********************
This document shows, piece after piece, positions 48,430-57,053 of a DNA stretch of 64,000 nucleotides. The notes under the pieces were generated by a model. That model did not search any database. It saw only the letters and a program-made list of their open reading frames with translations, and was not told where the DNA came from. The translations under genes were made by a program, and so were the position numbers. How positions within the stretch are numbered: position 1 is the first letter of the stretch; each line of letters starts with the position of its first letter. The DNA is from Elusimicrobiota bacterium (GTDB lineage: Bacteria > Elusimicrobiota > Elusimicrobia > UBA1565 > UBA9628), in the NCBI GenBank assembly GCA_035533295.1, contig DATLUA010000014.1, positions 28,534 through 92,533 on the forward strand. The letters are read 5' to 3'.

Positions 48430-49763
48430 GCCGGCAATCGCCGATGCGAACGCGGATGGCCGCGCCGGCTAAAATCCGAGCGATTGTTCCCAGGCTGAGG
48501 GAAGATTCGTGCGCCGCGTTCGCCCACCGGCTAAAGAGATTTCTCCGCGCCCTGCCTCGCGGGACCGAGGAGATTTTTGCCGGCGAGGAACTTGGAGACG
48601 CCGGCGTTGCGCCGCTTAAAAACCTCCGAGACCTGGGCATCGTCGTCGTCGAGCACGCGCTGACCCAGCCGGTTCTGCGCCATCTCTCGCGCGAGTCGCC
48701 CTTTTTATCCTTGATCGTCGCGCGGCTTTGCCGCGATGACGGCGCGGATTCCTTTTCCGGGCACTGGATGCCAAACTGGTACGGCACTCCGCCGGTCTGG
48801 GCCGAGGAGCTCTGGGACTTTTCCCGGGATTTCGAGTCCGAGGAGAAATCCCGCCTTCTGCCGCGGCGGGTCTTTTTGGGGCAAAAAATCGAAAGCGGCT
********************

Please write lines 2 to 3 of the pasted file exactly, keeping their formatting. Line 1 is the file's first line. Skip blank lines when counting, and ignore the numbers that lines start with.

Positions 48430-49763
48430 GCCGGCAATCGCCGATGCGAACGCGGATGGCCGCGCCGGCTAAAATCCGAGCGATTGTTCCCAGGCTGAGG